Thursday, August 4, 2011

"David, the King of Israel, Lives On"

King David's Tomb (circa 1900). The original caption
was "Tabernacle."
A thousand year old Jewish tradition believes that King David is buried in a tomb on Mt. Zion. And that is one of the reasons the belief is questioned by some Jews. 

The Bible (Kings I, 2:10) states that David and his descendants were buried in the City of David, generally believed to be south of the Temple Mount, not on Mt. Zion to the West. 

The Jewish tradition has taken hold over the last millenium, and the tomb is revered by many Jews as evident in the Library of Congress' 100 year old picture. 
Tomb exterior (circa 1900)
The Tomb interior (circa 1900)
King David's Tomb was particularly important from 1948 until 1967 when the Western Wall, the Cave of the Patriarchs and Rachel's Tomb were all under Jordanian control and forbidden to Jews.  The Mt. Zion site was the closest Jews could get to the Western Wall.

Adjacent to the Hagia Sion Abbey (formerly the Dormition Abbey), the tomb is located beneath the room where, according to Christian belief, Jesus conducted his Last Supper.

3 comments:

  1. This article by Doron Bar, Reconstructing the Past: The Creation of Jewish Sacred Space in the State of Israel, 1948–1967, Israel Studies - Volume 13, Number 3, Fall 2008, pp. 1-21 deals with that post - 1948 & pre-1967 period:

    Abstract:

    The outcome of Israel's War of Independence was the main catalyst for the creation of a new map of Jewish pilgrimage sites. Places of only secondary importance before the war now turned into central cult centers. Several categories of the sacred sites are discussed herein: sites in the possession of Jews before the 1948 war that were developed during the 1950s as central cult centers; sacred sites owned by Muslims prior to the war, which were "converted" into Jewish sacred sites during the 1950s; and new Jewish pilgrimage sites created only after the establishment of the State of Israel, whose importance relied exclusively on newly created sacred traditions. The research demonstrates how various official, semi-official, and popular powers took part in the shaping of the Jewish sacred space.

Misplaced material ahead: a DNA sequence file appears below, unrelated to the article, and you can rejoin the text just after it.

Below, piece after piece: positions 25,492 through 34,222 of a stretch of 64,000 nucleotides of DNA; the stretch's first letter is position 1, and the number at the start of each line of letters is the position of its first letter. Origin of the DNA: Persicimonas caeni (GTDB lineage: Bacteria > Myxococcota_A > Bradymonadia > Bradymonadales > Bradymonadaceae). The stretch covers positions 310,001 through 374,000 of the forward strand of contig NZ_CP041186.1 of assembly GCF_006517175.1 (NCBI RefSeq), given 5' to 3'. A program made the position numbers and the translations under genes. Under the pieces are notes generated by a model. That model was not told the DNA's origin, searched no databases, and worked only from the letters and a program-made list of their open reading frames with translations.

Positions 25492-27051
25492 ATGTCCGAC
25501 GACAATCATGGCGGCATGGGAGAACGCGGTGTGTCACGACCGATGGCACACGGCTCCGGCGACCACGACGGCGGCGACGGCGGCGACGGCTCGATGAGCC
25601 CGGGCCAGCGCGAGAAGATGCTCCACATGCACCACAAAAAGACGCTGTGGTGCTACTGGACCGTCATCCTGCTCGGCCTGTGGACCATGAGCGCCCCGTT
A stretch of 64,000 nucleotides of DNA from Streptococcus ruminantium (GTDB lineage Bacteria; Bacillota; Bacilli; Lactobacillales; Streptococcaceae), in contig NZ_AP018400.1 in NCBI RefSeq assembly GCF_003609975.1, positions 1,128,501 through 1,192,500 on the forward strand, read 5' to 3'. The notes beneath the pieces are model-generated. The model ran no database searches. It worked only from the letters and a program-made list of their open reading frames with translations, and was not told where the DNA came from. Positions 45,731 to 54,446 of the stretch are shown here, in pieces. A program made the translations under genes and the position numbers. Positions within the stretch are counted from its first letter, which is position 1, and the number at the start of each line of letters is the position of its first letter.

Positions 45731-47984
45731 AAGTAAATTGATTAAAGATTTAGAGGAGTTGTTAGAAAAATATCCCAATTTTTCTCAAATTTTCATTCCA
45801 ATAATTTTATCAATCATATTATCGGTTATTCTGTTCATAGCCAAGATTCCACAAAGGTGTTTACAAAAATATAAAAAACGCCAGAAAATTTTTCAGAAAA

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  2. I have been to the room which is identified as "King David's Tomb" many times, and it does not look at all like the picture captioned, "King David's tomb (circa 1900)." Is there anything in the picture which leads you to identify it as King David's tomb? What do you think the original caption "tabernacle" meant?

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  3. YMedad, I have rewritten your statement to be accurate:

    The outcome of Israel's War of Independence was the main catalyst for the creation of a new map of Jewish pilgrimage sites. Places of only secondary importance before the war now turned into central centers due to the realization of the importance of them. Previously, there was so much emphasis placed upon the re-establishment of the state of Israel (after having not been a nation for 2,000 years) and the re-establishment of the habitability of the land that the task of preserving the Biblical holy sites had not been a priority. Several categories of the sacred sites are discussed herein: sites in the possession of Jews before the 1948 war that were developed during the 1950s as central centers; sacred sites stolen by Muslims prior to the war, which were rightfully converted back into Jewish sacred sites during the 1950s; and new Jewish pilgrimage sites re-established after the establishment of the State of Israel. The research demonstrates how various official, semi-official, and popular powers took part in the re-establishing of the Jewish sacred space.

    ReplyDelete